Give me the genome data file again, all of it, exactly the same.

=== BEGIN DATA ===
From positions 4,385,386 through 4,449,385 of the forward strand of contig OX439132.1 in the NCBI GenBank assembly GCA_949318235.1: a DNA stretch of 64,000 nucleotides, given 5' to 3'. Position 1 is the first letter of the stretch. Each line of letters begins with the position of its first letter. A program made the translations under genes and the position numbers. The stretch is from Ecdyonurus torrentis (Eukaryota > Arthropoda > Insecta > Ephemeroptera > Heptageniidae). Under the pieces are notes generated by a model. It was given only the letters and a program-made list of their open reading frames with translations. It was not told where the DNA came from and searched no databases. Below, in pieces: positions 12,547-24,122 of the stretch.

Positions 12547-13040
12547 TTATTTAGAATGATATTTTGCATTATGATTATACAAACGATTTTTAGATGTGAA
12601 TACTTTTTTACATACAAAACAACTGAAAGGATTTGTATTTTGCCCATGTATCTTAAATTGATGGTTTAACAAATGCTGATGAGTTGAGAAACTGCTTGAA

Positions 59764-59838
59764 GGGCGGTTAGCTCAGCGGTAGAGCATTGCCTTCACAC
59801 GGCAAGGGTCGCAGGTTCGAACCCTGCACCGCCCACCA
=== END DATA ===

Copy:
From positions 4,385,386 through 4,449,385 of the forward strand of contig OX439132.1 in the NCBI GenBank assembly GCA_949318235.1: a DNA stretch of 64,000 nucleotides, given 5' to 3'. Position 1 is the first letter of the stretch. Each line of letters begins with the position of its first letter. A program made the translations under genes and the position numbers. The stretch is from Ecdyonurus torrentis (Eukaryota > Arthropoda > Insecta > Ephemeroptera > Heptageniidae). Under the pieces are notes generated by a model. It was given only the letters and a program-made list of their open reading frames with translations. It was not told where the DNA came from and searched no databases. Below, in pieces: positions 12,547-24,122 of the stretch.

Positions 12547-13040
12547 TTATTTAGAATGATATTTTGCATTATGATTATACAAACGATTTTTAGATGTGAA
12601 TACTTTTTTACATACAAAACAACTGAAAGGATTTGTATTTTGCCCATGTATCTTAAATTGATGGTTTAACAAATGCTGATGAGTTGAGAAACTGCTTGAA

Positions 59764-59838
59764 GGGCGGTTAGCTCAGCGGTAGAGCATTGCCTTCACAC
59801 GGCAAGGGTCGCAGGTTCGAACCCTGCACCGCCCACCA